ANICHE, ALEXANDER (2018) THIRD WORLD AND TRANS-ATLANTIC SLAVE TRADE. In: The third wold in social science erspective. Fasman Educational & Research Publication, pp. 27-59. ISBN 978-2986-16-X

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According to Onyia and Aniche (2008:89) slavery is a system of stratification in which a man is in the eyes of the law and public opinion, and in respect to other parties, a possession of another. Slavery, as understood and practised by European settlers in America, was vitally different in concept from that of Africa and other parts of the Third World. Both in theory and in practice, to an European, a ‘slave’ means a person who is absolutely a property of his master. Neither in law nor in custom did the slave have the protection against the whim of his master. The slave could never own property, never marry without his master’s consent, nor could he ever earn his own freedom or beget free descendants. He was a tool to be used and a tool to be discarded when broken ... he could be sold away from his family or witness his children being taken away to disappear forever under auctioneer’s hammer. There was no obligation on the owner to treat his slave with consideration and humility, and it was not a crime if a free man killed a slave. In Africa, the legal position of a slave was not much better but his customary situation was significantly different. According to Bandwell (2007), slaves were well treated in all parts of Africa. They were treated almost like free members of the household. They were allowed to acquire wealth, marry, and raise children. As a household slave, he was regarded as a member of his master’s family and received comparable treatment with the free members of the community. He was a worker with rights. He was mostly unlikely to be sold away from his family or harshly treated unless guilty of serious misconduct. If he proved to have high managerial ability or military skill, he could rise to a position of eminence in his master’s household. In the Niger Delta, for example, he could even be the head of the household; and elsewhere, more than one conquering general or senior administrator started life as a slave. The situation was much the same throughout the Muslim world, which had its religious code of conduct on the treatment of slaves. By these standards, the slave who crossed the Atlantic was indeed an unfortunate creature. All too often he was destined to work intensively on enormous plantations or in underground mines. He could labour long hours for no reward save the lash of the overseer when his effort slackened. There would be no personal contact between him and his master for the enterprises were colossal in scale and the labour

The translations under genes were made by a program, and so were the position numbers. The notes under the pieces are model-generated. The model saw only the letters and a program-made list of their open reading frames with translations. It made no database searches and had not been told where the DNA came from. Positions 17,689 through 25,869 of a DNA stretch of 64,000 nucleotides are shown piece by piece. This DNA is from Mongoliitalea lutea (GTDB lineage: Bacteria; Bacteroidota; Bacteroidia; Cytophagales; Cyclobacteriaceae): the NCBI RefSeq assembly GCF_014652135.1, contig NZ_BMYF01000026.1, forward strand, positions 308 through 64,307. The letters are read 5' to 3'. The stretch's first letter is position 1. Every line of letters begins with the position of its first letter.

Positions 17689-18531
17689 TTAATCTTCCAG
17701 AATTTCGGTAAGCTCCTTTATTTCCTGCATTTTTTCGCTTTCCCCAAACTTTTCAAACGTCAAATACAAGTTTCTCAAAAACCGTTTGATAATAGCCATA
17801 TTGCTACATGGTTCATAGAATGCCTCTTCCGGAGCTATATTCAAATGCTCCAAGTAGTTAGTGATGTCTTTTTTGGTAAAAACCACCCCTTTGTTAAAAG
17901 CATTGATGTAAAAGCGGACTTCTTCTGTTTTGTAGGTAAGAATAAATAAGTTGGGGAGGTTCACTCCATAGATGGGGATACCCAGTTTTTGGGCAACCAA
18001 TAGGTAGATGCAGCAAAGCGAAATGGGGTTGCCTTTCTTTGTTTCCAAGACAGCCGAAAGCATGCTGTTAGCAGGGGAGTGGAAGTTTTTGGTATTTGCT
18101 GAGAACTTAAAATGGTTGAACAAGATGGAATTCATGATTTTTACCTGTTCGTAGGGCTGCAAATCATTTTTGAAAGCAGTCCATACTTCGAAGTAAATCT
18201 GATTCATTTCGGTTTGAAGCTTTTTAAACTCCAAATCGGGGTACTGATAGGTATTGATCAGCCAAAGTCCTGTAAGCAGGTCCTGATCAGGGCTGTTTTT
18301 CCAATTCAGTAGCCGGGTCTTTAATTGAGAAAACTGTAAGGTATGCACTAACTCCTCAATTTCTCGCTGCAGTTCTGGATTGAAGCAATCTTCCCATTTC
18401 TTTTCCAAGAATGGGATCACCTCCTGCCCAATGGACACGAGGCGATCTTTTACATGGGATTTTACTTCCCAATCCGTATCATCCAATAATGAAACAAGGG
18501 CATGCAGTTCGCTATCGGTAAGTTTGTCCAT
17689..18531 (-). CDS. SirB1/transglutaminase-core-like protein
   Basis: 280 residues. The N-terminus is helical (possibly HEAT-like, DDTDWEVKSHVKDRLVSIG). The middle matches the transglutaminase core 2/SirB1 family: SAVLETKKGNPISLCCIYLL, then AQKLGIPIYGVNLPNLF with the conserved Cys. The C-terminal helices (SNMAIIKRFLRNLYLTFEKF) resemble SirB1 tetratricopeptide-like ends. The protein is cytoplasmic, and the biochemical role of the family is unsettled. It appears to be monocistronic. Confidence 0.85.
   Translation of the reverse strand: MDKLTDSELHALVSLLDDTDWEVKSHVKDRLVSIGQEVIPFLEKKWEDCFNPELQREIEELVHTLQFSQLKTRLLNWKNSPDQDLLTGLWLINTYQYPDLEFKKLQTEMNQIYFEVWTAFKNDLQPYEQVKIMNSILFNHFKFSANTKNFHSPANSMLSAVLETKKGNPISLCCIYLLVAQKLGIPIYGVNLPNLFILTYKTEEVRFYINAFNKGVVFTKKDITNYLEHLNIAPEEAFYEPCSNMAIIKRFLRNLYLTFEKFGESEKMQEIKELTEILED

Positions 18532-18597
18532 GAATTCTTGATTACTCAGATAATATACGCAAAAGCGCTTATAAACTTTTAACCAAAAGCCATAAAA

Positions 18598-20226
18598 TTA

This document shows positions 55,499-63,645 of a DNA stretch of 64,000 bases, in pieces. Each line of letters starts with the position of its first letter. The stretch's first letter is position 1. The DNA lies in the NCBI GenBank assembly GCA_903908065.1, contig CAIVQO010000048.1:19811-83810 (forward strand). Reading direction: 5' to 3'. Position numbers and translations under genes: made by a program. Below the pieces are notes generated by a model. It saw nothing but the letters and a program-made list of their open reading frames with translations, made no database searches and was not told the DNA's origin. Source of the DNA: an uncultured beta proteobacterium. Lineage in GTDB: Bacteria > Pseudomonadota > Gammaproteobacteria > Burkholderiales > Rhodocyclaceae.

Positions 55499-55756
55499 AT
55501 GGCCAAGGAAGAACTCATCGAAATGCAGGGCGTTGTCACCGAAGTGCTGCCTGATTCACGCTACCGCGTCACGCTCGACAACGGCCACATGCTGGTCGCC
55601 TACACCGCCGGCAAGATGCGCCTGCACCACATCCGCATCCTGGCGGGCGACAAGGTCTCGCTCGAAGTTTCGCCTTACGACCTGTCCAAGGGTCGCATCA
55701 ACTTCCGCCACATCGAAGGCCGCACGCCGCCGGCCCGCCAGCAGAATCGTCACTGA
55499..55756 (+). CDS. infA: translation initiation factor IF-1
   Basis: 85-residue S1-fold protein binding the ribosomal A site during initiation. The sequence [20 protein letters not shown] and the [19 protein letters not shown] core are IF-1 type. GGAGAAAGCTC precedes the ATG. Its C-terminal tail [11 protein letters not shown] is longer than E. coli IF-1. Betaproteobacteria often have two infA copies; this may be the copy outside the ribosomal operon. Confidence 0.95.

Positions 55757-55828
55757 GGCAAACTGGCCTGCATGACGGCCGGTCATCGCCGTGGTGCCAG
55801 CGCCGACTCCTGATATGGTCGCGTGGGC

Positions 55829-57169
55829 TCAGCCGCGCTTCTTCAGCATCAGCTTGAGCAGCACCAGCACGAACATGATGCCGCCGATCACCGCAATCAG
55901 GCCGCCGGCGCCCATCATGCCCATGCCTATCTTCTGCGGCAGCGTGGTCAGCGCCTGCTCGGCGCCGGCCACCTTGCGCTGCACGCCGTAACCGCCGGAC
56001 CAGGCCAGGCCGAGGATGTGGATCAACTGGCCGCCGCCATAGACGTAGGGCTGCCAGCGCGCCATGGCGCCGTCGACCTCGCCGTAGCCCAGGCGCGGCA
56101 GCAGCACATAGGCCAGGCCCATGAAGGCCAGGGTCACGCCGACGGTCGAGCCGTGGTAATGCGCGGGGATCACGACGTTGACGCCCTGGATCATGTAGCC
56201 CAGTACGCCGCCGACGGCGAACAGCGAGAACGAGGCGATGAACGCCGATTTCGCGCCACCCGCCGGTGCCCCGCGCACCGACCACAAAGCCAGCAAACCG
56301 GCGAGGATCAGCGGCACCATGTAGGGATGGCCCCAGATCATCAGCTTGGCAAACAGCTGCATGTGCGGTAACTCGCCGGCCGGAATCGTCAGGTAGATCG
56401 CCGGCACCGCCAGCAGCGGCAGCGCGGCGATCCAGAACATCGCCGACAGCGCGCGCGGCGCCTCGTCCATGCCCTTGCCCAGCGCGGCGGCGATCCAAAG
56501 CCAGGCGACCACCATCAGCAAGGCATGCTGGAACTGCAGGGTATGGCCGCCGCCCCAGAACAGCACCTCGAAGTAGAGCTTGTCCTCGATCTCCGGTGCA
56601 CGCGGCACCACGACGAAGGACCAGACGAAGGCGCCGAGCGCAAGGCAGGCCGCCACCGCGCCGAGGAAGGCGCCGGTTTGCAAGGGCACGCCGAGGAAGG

Item Type: Book Section
Subjects: H Social Sciences > H Social Sciences (General)
Divisions: Faculty of Management and Social Sciences
Depositing User: mrs chioma hannah
Date Deposited: 24 Sep 2019 15:21
Last Modified: 24 Sep 2019 15:25

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